When I left China in the mid 1990s, it was still a country largely unknown to the West. Americans sometimes asked me if I had ever eaten chocolate before, or if my parents had arranged a marriage for me. But over the past twenty years, with rapid changes in technology, the world seems to have become a smaller place. A photographer in Madrid told me that he had a language partner, a high school student in Wisconsin, and he practiced English on Skype with the student, and the student practiced Spanish with him. A woman I met in London makes a living by teaching English long-distance to Chinese business people. At a playground the other day, a man was using FaceTime with his family in Europe: he showed his children on swings, and his brother and sister-in-law showed an album of their traveling in Senegal, all on their iPhone screens.
Are we closer to one another than the yesteryear? Can the past become past when, unlike a hundred years ago, we do not vanish from each other’s life so easily? Are memories, instantly recorded by technological devices, more truthful than before? These are some of the questions the characters in my novel Kinder Than Solitude have to answer for themselves, as they grapple with a past they can neither erase nor revise. In the novel, three friends from Beijing—Boyang, Moran, and Ruyu—are involved in a murder case as teenagers. The poison used in the crime not only destroys a woman’s health and eventually her life, but more importantly, it leads to guilt, self-defense, distrust, and eventually the exile of all three characters in their adulthood.
Readers often ask me if I only write about China, or if I have any plan to write about America some day. Both China and America have shown up in this novel, but they are not the two countries you read about in the newspaper, two giants that are partners in many aspects of world affairs yet still struggle to trust each other. Rather, both China and America are the intimate landscapes that offer solace, hiding places, and sometimes isolation, to three people who are refugees from the past. Moran, Ruyu, and Boyang all try to make a new start, but they find that changes in their external circumstances make no difference if there is no change from within. At the end of Kinder Than Solitude, the two countries remain the two very different countries we know, but the distance between them is nothing compared to the distance between friends who no longer seek each other’s affection and trust.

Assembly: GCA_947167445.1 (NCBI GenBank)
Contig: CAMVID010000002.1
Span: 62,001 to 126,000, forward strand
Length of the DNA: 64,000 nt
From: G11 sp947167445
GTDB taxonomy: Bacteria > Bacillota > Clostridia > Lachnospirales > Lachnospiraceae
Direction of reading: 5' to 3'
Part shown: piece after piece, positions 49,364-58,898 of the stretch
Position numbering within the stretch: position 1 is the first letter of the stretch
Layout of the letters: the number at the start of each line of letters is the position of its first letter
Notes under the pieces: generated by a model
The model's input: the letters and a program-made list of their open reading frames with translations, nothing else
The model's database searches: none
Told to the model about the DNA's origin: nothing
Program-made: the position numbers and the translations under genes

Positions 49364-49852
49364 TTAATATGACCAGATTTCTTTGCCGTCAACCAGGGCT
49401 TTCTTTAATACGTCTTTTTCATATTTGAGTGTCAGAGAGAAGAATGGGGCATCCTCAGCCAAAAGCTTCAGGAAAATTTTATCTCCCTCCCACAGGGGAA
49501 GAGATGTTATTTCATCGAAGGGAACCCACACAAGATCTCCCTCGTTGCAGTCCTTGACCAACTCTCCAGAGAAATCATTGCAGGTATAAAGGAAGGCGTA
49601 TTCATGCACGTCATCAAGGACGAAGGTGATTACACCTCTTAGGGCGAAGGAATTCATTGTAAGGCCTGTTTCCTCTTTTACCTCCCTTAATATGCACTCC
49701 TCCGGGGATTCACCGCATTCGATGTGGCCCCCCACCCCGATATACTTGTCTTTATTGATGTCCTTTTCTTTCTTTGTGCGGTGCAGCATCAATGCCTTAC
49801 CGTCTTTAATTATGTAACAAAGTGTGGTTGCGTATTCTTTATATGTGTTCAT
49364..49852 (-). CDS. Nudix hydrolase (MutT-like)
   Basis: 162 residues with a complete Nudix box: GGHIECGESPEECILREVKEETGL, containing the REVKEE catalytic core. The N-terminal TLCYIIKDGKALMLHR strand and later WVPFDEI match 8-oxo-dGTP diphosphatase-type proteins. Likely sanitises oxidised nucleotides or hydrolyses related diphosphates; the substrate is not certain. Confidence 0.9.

Yiyun Li is the author of A Thousand Years of Good Prayers, The Vagrants, and Gold Boy, Emerald Girl. A native of Beijing and a graduate of the Iowa Writers’ Workshop, she is the recipient of a MacArthur Foundation fellowship, the Frank O’Connor International Short Story Award, the Hemingway Foundation/PEN Award, the Whiting Writers’ Award, and the Guardian First Book Award. Granta named her one of the best American novelists under thirty-five, and The New Yorker named her one of twenty U.S. writers under forty to watch. Her work has appeared in The New Yorker, A Public Space, The Best American Short Stories, The O. Henry Prize Stories, and elsewhere. She teaches writing at the University of California, Davis, and lives in Oakland, California, with her husband and their two sons.